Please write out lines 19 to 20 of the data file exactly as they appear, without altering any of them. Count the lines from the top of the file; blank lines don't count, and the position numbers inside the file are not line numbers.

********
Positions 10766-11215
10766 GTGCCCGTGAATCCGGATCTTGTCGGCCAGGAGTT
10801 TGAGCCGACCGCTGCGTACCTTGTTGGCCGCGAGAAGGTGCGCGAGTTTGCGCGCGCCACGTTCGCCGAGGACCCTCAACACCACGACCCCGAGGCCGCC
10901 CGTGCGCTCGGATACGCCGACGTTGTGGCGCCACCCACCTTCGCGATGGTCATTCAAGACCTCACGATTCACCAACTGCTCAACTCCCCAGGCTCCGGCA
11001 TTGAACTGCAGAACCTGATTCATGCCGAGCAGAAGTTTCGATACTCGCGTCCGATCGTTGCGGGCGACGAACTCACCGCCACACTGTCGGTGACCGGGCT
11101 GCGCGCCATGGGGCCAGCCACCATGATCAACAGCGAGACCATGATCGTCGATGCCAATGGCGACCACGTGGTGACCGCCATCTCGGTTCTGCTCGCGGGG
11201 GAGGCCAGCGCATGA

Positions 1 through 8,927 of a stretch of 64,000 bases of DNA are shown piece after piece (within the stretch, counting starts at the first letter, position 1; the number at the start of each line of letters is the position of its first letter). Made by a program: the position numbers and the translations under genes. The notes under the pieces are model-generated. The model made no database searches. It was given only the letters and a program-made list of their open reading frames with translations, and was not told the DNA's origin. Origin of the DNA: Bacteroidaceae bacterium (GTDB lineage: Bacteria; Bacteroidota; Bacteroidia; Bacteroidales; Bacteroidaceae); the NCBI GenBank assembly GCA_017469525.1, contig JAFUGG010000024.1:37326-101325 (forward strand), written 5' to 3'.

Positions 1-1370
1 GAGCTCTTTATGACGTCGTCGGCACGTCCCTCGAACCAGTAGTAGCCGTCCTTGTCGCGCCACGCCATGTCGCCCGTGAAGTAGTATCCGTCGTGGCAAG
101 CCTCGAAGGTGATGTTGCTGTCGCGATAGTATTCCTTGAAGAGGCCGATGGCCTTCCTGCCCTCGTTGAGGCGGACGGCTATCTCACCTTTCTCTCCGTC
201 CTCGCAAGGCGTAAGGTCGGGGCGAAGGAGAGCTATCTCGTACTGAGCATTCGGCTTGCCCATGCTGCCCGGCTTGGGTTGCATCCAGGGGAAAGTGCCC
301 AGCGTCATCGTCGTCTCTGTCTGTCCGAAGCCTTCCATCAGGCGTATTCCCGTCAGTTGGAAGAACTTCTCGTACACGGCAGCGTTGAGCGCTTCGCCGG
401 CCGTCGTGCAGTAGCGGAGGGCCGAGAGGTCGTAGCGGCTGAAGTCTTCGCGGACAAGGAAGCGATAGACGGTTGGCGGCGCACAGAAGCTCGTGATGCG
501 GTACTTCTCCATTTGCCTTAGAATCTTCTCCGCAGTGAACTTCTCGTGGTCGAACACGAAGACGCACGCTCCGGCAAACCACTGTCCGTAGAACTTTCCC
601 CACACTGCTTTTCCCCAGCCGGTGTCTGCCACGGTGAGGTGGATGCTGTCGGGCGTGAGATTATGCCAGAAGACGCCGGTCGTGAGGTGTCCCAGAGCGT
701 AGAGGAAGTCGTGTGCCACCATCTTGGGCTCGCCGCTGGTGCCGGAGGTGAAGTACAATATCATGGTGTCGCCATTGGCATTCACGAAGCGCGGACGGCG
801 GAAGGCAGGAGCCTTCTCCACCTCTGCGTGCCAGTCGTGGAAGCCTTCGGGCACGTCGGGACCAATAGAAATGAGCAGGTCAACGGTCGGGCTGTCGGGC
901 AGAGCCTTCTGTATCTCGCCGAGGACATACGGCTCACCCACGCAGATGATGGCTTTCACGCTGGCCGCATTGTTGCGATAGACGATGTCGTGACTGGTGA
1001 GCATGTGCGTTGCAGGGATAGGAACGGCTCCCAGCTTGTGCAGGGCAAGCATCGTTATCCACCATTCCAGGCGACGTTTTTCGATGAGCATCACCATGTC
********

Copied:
901 AGAGCCTTCTGTATCTCGCCGAGGACATACGGCTCACCCACGCAGATGATGGCTTTCACGCTGGCCGCATTGTTGCGATAGACGATGTCGTGACTGGTGA
1001 GCATGTGCGTTGCAGGGATAGGAACGGCTCCCAGCTTGTGCAGGGCAAGCATCGTTATCCACCATTCCAGGCGACGTTTTTCGATGAGCATCACCATGTC